In combination with an optimized background regimen, enfuvirtide demonstrated a persistent immunological and virological benefit, although the majority of patients failed to achieve and maintain undetectable HIV-1 RNA levels. Initiation learn more of
combined antiretroviral therapy (cART) can reverse some of the immunological deficiencies associated with untreated HIV-1 infection, including failure of naïve T-cell homeostasis and skewing towards memory T cells [7–9], systemic immune activation, which is strongly predictive of disease outcome [10,11], increased expression of proinflammatory cytokines such as tumour necrosis factor (TNF)-α and interleukin (IL)-6 [12,13], and priming for activation-induced cell death (AICD), which is responsible for bystander T-cell depletion . However, several cohort studies demonstrated that patients who started late were less likely to experience restoration of normal peripheral CD4 TSA HDAC mouse T-cell levels [15–17], and patients with
low baseline CD4 cell counts (≤350 cells/μL) showed incomplete reconstitution of naïve and memory CD4 cell subsets, as recently demonstrated by Robbins et al.  in a substudy of the AIDS Clinical Trials Group (ACTG) 384 trial. On the basis of these observations, it has been suggested that Benzatropine patients who initiate highly active antiretroviral therapy (HAART) late in their course of infection and who are at risk of disease may have residual inflammation, suboptimal CD4 T-cell gains, skewed immunophenotypic profiles and persistent alterations in T-cell homeostasis and functions . To address this issue, we report for the first time a comprehensive 48-week immunological study in heavily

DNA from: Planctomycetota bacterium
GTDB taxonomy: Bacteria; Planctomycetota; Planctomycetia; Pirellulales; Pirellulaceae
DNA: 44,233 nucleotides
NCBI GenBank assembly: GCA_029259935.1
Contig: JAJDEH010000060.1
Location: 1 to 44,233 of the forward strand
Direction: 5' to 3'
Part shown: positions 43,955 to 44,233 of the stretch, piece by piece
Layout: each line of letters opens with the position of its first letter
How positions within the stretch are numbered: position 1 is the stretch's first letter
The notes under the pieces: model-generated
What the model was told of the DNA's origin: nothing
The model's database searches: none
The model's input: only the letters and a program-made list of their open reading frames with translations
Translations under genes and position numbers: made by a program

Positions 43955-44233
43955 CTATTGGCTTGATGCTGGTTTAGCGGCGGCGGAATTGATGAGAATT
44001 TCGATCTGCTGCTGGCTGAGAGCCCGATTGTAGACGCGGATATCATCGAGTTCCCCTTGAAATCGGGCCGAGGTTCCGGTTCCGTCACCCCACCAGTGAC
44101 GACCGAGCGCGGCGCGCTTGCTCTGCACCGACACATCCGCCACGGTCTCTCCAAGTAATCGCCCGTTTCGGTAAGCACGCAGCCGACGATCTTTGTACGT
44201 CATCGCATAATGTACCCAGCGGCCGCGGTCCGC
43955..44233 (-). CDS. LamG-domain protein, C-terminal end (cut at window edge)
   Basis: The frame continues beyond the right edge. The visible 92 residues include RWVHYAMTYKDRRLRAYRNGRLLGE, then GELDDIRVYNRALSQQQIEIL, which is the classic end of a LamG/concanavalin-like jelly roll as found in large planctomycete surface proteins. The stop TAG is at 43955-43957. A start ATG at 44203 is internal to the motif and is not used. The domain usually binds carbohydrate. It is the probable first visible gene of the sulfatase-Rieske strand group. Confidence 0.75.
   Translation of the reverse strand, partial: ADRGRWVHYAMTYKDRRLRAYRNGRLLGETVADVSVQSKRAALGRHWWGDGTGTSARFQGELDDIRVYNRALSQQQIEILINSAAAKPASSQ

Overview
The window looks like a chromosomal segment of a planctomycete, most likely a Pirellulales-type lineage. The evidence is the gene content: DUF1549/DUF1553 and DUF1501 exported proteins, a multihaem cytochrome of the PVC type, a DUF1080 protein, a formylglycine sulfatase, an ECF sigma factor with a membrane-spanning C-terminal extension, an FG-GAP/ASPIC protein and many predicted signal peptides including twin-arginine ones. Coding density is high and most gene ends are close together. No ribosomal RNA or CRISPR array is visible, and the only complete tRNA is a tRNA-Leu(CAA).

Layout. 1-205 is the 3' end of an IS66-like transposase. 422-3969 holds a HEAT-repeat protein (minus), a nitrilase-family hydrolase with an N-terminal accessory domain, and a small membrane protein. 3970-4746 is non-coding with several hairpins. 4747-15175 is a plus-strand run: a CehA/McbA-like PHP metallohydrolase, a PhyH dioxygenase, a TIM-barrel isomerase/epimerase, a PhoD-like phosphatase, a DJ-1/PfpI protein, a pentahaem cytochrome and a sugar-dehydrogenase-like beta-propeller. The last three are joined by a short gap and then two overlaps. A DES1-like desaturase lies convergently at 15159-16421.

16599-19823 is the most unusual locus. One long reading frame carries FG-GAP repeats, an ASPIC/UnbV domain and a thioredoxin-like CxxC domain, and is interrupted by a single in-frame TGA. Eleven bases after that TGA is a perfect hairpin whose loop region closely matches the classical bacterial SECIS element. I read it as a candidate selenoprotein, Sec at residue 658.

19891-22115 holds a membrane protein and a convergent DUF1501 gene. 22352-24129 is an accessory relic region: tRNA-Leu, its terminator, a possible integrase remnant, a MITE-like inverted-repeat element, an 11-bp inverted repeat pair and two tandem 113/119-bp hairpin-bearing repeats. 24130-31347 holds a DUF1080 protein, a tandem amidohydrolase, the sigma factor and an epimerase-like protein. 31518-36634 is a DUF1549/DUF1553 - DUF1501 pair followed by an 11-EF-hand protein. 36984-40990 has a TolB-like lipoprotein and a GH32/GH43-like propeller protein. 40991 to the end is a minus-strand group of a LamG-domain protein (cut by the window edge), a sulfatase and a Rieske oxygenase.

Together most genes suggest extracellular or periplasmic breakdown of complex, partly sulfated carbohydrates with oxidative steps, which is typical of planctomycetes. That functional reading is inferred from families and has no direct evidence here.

pretreated patients with low CD4 cell counts receiving enfuvirtide-based salvage therapy. Detailed assessments of immune cell subsets, their activation state and homeostasis, and cytokine and chemokine signatures were carried out to investigate the impact of salvage therapy on the mechanisms of T-cell immune reconstitution in responder patients with low CD4 T-cell counts. Patients were enrolled from 1 March 2005 to 30 December 2006 in the Infectious Disease Department, Archet Hospital (Nice, France). The study was reviewed and approved by the local Ethical Committee.